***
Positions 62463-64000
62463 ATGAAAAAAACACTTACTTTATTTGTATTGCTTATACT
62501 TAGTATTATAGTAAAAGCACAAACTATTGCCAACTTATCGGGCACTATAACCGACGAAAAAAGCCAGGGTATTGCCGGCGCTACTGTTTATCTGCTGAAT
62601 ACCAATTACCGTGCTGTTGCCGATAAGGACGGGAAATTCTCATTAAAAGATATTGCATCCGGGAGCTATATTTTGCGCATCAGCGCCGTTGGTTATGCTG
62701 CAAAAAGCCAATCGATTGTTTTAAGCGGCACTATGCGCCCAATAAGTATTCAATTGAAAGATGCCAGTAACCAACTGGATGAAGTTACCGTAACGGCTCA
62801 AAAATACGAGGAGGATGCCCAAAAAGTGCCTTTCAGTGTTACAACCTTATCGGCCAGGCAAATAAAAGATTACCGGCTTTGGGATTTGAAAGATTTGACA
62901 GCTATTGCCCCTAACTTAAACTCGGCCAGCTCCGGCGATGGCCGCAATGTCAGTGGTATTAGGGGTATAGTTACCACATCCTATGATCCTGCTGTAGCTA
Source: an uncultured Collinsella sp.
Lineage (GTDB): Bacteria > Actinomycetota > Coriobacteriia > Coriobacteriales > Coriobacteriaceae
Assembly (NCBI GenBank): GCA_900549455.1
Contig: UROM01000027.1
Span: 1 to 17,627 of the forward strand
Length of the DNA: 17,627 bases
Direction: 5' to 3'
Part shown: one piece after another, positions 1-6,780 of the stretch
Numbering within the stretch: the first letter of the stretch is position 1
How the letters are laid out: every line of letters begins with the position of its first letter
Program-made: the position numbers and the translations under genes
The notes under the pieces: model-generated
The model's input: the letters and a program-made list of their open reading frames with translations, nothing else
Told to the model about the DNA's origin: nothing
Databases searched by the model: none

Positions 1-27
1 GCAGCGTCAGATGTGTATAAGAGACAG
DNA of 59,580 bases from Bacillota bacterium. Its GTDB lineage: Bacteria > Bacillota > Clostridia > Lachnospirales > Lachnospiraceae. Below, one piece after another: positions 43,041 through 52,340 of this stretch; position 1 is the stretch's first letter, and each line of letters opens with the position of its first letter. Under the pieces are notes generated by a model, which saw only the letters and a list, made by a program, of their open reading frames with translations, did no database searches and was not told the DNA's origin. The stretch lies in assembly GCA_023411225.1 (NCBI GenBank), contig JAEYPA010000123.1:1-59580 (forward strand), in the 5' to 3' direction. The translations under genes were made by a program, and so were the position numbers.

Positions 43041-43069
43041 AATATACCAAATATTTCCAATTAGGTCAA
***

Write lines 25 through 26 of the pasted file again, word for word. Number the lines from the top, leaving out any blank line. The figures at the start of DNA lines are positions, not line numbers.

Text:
DNA of 59,580 bases from Bacillota bacterium. Its GTDB lineage: Bacteria > Bacillota > Clostridia > Lachnospirales > Lachnospiraceae. Below, one piece after another: positions 43,041 through 52,340 of this stretch; position 1 is the stretch's first letter, and each line of letters opens with the position of its first letter. Under the pieces are notes generated by a model, which saw only the letters and a list, made by a program, of their open reading frames with translations, did no database searches and was not told the DNA's origin. The stretch lies in assembly GCA_023411225.1 (NCBI GenBank), contig JAEYPA010000123.1:1-59580 (forward strand), in the 5' to 3' direction. The translations under genes were made by a program, and so were the position numbers.

Positions 43041-43069